Best Poetry WebsitesThe best poetry websites
More than a decade of the best poetry websites
The National Opinion Research Center (NORC) in the USA carried out a poll on the Poetry Foundation's instructions back in 2005.
They found that over a third of men and almost two third of those reading for fun are poetry-using. Poetry users" is an embarrassing word that refers to those who hear or write poetry, or both. Those figures sound quite impressing, but remember that the poll was only conducted by those who have already been reading for fun - and unfortunately we are already a part of the general people.
Looking at the US people as a whole, according to a 2002 poll, only three out of twenty adult writers are reading or listening to poetry. You may want to bear in mind the fact that 99% of "non-poetry users" in the NORC poll said that they encounter poetry in their everyday life - in traffic, at rituals, in the press and so on - and about two third have read/listened to and liked these poetry, before the writers retreat among us to describe the state of poetry in depressive haikus.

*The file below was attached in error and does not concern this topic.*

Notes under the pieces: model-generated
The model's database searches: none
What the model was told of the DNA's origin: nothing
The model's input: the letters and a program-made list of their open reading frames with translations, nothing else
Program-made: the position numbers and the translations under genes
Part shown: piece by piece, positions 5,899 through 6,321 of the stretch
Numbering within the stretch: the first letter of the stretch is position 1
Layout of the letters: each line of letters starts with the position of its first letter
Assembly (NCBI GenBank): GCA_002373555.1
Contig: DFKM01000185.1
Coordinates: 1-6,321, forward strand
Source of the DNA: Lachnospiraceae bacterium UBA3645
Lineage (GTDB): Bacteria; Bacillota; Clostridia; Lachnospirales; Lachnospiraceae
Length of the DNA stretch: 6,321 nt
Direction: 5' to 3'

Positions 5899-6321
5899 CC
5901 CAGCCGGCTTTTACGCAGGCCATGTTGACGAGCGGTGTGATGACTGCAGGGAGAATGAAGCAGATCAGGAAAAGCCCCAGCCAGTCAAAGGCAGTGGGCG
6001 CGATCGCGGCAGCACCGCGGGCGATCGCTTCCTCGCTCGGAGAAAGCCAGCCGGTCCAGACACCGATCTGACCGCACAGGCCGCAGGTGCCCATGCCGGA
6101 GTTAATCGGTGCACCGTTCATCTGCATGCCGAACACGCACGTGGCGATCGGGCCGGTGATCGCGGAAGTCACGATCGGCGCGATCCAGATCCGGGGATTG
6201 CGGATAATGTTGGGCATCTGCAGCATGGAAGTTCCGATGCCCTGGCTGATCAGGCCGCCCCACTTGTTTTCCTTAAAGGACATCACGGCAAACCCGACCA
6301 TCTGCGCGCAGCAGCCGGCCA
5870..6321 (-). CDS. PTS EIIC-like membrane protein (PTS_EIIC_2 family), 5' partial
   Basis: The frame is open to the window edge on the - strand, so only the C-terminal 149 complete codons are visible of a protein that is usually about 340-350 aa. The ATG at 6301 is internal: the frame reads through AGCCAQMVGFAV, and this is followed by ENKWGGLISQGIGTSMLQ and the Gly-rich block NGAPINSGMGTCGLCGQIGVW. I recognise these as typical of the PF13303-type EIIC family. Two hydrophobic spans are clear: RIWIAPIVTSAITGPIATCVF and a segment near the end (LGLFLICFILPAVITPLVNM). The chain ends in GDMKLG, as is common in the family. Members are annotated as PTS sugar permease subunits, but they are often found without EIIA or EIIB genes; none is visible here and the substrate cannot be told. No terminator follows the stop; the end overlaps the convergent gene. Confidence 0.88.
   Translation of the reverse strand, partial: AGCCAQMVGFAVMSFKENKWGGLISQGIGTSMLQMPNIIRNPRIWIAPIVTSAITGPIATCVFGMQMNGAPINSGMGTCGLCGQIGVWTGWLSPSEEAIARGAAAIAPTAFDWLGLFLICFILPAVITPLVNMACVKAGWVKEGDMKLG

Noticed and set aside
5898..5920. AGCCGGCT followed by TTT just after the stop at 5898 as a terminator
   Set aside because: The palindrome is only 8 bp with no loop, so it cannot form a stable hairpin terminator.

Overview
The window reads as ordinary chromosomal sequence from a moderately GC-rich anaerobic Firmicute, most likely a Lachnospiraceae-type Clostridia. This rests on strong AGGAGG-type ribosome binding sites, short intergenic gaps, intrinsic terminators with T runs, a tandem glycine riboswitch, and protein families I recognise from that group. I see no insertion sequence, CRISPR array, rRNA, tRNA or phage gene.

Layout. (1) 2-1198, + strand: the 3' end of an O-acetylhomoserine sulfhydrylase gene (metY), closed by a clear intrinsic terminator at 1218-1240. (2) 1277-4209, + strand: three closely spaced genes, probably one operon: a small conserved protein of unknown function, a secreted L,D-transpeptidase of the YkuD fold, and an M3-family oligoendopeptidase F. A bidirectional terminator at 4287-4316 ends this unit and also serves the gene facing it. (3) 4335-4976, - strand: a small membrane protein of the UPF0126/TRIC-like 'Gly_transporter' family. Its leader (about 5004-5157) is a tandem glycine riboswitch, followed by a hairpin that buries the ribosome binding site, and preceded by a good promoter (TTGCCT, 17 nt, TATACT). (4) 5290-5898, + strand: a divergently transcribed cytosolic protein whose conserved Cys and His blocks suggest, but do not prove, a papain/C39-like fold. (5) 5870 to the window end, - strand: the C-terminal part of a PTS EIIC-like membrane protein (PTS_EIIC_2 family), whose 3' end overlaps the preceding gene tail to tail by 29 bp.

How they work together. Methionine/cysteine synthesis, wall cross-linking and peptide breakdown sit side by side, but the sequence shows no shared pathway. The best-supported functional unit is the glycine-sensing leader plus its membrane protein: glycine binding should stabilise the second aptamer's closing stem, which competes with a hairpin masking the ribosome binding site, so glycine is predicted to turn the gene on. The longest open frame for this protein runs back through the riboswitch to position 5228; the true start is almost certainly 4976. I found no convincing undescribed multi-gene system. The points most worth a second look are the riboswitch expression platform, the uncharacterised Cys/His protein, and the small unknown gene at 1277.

To put it briefly, when poetry creeps up on humans, they have fun! I like to come across poetry myself, but I seldom pick them, and when I do, it's mainly to find old favourites again. When it comes to the review of poems, they don't bother me most of the times, because my approach to shape is summarized by the well-known quotation of Joan Didion: